Waist size important in women, not men, researchers report
TUESDAY, April 7 (HealthDay News) -- Swedish studies add heart failure to the list of cardiac problems linked to overweight and obesity.
"The take-home message is that body-mass index, however we measure it, is associated with the risk of heart failure," said Emily B. Levitan, a research fellow at the Cardiovascular Epidemiology Research Unit of Beth Israel Deaconess Medical Center in Boston. She is lead author of a report in the April 7 issue of Circulation: Heart Failure.
That report gave results of two studies, one of 36,873 Swedish women and one of 43,487 Swedish men, who were followed for six years and tracked for body-mass index (BMI) and the incidence of heart failure. Overweight is defined as a BMI between 25 and 30, and obesity as a BMI of 30 or higher. By that definition, 34 percent of the women in the study were overweight and 11 percent were obese, while 46 percent of the men were overweight and 10 percent were obese.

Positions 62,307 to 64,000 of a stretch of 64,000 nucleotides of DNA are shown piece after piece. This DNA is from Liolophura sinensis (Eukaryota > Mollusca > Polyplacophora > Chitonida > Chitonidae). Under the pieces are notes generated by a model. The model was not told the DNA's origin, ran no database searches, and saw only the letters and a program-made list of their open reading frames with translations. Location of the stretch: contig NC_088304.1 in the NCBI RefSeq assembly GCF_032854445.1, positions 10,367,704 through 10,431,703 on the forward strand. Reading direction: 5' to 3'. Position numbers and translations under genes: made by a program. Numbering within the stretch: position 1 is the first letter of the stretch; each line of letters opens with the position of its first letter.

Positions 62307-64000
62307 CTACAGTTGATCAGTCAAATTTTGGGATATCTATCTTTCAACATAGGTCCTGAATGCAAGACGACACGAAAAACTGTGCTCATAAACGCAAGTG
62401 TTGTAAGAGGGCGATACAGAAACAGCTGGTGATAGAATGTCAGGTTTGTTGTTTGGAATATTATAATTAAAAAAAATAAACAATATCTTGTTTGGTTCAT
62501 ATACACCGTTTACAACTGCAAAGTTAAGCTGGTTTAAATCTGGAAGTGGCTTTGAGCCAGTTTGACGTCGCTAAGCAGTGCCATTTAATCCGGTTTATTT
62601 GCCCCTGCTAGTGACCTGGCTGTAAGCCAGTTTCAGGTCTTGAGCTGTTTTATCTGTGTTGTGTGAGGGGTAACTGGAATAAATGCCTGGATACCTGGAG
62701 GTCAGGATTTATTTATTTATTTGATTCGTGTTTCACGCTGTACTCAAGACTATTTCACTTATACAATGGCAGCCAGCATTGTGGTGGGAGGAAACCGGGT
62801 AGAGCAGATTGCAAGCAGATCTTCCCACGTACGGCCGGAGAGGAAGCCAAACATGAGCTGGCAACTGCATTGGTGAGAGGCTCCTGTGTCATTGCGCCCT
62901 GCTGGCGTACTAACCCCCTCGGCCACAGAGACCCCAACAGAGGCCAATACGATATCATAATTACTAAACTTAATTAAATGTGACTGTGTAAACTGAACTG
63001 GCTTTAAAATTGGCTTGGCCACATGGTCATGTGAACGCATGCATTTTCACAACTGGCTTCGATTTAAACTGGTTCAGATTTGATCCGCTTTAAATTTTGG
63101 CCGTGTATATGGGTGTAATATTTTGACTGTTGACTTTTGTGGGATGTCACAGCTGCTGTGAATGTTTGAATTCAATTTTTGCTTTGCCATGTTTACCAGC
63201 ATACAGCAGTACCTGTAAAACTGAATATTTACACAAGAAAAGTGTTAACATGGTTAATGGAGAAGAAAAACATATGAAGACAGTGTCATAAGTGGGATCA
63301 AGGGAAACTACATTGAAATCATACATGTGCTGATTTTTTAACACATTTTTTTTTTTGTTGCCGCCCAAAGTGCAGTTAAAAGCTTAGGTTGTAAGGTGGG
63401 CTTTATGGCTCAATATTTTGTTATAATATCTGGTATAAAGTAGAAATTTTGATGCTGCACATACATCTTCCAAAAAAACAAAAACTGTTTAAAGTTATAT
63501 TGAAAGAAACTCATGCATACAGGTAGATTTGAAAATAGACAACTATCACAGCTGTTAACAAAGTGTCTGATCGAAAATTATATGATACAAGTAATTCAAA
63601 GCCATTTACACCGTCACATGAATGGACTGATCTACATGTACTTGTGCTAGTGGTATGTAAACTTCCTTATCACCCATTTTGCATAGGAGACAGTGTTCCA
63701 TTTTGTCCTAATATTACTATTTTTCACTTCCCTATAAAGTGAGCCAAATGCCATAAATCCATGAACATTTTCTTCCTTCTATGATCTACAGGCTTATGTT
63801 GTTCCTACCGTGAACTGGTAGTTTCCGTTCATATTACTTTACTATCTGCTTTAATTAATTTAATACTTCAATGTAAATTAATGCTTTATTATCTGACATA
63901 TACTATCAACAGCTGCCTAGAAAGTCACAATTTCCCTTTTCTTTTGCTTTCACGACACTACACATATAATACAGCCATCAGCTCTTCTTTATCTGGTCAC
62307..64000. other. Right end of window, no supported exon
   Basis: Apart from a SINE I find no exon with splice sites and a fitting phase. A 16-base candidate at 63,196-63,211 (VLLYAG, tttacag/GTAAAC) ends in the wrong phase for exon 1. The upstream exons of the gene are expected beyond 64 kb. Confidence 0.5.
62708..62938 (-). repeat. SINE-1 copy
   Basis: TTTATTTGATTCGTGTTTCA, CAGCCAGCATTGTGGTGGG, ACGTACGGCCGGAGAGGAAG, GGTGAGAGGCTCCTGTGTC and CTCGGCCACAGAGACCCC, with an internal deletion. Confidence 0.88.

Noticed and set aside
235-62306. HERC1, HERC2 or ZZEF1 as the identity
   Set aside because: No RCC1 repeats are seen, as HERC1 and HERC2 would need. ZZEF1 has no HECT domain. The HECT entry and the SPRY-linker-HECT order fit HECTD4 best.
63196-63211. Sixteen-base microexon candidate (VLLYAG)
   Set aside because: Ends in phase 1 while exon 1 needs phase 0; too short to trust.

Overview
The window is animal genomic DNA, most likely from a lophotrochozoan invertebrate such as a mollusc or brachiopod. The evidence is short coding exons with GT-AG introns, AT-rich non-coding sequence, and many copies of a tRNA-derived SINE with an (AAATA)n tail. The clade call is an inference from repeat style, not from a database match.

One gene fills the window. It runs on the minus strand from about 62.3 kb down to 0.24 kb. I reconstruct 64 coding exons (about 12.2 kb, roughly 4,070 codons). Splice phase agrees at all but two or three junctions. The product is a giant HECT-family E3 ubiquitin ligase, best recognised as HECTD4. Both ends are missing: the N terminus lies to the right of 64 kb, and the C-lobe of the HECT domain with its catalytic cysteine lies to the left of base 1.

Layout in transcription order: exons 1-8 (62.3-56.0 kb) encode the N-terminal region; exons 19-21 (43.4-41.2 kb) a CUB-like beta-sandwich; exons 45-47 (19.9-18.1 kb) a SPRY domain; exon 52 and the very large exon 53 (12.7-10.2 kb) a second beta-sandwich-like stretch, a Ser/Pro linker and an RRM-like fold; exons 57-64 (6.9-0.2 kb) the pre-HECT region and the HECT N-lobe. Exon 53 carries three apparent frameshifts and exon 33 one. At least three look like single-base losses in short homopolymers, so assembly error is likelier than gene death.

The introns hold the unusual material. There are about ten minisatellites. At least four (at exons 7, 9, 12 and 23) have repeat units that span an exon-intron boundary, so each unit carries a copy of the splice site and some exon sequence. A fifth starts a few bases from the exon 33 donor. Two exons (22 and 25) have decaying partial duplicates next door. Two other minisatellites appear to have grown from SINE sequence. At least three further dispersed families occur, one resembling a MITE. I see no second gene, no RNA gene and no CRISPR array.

A gender difference emerged from the study of waist circumference in men and women. In women, BMI was associated with heart failure risk only among those who were fattest at the waist. In men, each one-point increase in BMI was associated with a 4 percent increase in heart failure risk, no matter what the waist size.
These are several possible explanations for the difference, Levitan said. "One is that the type of heart failure that men and women get is different," she said. "Another is that overall body size is more important than body shape in men."
Whatever the reason, the lesson for both men and women is that weight control can reduce the risk of heart failure, Levitan said.
"For many years, at least among physicians, we were taught that obesity in and of itself was not a risk factor for heart failure," said Dr. Muriel Jessup, professor of medicine at the University of Pennsylvania, and a
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